MB: Did you have to do a petition to get it on the ballot?
JR: No, we have five out of seven city council members’ support. So if the City Council passes it, it goes on the ballot. The other method is signatures. Even before we put it on the ballot, the American Beverage Association was in town meeting with me and others, and they will probably spend over a million dollars to try to defeat this measure, which shows how important it is to them.
MB: If I were them, I’d spend $20 million to defeat it.
JR: I think they’ll spend as much as they feel like they have to. Last week, Willie Brown was here speaking against us and somebody paid his fee, and I’m pretty sure it came from big soda but I don’t know that for sure. So they’re spreading a lot of money around, and I think they’re going to lose. I think we have really incredible support. Every week there’s a news article that comes out. This past week the New England Journal of Medicine had, I think, four or five articles on sugar-sweetened beverages. So basically every week there’s some very damning study to come out. And we have in our area the benefit of having some of the world’s experts. Professor Jean-Marc Schwarz, he teaches at UCSF and is one of the world’s experts on fructose metabolism and he’s been advising me. And basically what he shared with me is that in one week, by feeding healthy volunteers sugar-sweetened beverages instead of bread and crackers, you can induce fatty liver and the production of fats that are markers for early coronary disease. And a lot of that’s been published already. You’ve probably seen the 60 Minutes piece with Rob Lustig. And Kimber Stanhope. Rob and Claire Brindis and Laura Schmidt are all advising me, and Elissa Epel, who’s local and and an expert on food addiction, and Kelly Brownell from Yale— all of them have been very helpful. And Harold Goldstein from California Center for Public Health Advocacy, and a couple weeks ago I met with Mayor [Michael] Nutter of Philadelphia to get his advice.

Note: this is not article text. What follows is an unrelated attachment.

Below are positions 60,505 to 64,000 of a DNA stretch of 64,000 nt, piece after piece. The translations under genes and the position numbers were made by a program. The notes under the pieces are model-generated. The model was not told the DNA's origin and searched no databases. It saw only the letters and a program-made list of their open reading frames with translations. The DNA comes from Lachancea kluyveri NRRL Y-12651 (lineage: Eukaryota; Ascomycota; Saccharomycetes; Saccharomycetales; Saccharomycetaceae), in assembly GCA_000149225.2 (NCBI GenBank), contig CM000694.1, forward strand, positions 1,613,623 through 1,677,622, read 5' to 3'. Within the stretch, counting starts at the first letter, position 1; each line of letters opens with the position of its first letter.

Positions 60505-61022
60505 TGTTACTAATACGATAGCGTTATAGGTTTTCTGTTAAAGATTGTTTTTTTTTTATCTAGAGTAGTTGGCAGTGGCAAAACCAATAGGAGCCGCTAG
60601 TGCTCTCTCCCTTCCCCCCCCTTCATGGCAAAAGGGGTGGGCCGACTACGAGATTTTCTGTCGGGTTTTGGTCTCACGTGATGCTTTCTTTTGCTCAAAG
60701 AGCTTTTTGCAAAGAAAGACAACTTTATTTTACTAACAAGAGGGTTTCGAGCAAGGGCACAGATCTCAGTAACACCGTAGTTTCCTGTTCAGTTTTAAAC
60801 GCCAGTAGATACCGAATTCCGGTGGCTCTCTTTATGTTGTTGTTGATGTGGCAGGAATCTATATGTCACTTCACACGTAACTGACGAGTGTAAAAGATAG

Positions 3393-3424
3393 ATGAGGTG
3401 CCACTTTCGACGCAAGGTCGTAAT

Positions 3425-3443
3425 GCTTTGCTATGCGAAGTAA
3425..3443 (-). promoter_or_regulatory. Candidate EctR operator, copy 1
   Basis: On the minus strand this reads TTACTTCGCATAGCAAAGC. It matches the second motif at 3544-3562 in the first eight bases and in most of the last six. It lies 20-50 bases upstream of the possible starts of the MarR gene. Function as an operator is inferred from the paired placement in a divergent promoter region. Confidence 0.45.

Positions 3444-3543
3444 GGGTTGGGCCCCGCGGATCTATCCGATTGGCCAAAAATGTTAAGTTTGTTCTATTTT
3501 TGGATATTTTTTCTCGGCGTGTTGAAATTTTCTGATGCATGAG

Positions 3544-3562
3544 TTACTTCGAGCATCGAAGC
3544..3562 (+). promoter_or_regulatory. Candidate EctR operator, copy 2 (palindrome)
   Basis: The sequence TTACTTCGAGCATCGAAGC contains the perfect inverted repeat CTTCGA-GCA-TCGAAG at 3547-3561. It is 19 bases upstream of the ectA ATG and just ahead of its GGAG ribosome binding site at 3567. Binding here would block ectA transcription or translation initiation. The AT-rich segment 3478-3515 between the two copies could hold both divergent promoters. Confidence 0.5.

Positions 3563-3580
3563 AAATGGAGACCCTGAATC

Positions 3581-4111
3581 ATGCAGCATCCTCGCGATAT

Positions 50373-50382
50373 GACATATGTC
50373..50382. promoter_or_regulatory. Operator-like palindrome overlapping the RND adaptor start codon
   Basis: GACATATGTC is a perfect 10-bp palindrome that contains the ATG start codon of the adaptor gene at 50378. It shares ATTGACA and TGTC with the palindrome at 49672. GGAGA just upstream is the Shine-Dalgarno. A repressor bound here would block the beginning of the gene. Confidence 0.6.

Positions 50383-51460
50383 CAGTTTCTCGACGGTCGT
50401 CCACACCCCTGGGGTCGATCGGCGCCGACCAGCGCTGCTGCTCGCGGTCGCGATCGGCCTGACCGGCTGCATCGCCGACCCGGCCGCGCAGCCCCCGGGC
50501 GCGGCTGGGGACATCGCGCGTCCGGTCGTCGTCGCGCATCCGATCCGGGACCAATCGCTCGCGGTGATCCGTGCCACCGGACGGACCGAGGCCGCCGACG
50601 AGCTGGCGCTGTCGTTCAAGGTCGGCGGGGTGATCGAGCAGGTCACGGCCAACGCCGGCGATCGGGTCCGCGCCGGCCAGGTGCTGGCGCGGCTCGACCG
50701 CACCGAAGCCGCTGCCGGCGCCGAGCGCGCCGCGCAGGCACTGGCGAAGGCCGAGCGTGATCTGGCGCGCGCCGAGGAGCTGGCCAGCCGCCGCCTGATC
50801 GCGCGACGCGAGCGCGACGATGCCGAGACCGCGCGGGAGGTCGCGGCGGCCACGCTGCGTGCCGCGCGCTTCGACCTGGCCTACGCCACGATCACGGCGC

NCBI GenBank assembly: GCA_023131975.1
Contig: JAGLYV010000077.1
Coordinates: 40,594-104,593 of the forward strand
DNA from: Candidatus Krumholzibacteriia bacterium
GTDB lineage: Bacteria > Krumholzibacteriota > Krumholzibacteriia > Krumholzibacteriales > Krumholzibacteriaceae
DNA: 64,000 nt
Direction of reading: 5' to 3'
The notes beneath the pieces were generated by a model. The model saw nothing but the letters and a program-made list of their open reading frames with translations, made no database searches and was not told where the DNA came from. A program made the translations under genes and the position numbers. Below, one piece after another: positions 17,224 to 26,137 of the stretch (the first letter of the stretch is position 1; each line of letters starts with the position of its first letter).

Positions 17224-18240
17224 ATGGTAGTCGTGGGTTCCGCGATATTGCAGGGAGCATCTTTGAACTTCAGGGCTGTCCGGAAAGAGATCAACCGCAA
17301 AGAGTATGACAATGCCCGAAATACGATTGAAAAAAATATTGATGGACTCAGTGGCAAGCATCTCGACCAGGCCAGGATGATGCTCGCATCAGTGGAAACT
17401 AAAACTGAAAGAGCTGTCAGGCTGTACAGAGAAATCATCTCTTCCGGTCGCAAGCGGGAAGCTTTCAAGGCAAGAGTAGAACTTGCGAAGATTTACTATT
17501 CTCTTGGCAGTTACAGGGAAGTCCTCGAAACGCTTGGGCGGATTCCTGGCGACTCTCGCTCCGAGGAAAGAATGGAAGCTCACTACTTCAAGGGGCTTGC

So we’ve got a lot of support, but it’s really a grassroots effort. We have a grassroots movement here, going door to door, calling people on the phone, putting out lawn signs and town hall meetings. I’m speaking wherever I can. We need to raise a lot of money. I’d love to direct people to our webpage, Fit For Life.
So the science is all in our favor but the science is not well known. The problem is that most people think that this is a safe beverage to drink, and yet in this past year in Circulation there’s an article that says one serving a day increases a man’s risk of heart attack by 20 percent, and in those who have one serving a day you can find in their bloodstream markers that show they’re at risk for a heart attack.
I think our job is to really explain to the public that this idea that any food or beverage can be a part of a healthy diet is no longer true, and also to explain to the public that you reach for a soda in response to thirst, not in response to hunger, so all of these arguments that there’s sugar in a donut or whatever are actually irrelevant. Because in the body, the systems are totally different. The waste streams are different. The hormones are different. The organs involved are different. When you drink a sugar-sweetened beverage, the reason that the calories don’t register is because the body sees it as water. There is no digestion—it doesn’t need gastric acid, it doesn’t need pancreatic juice, it doesn’t need bile, it doesn’t need any of these things to digest. It just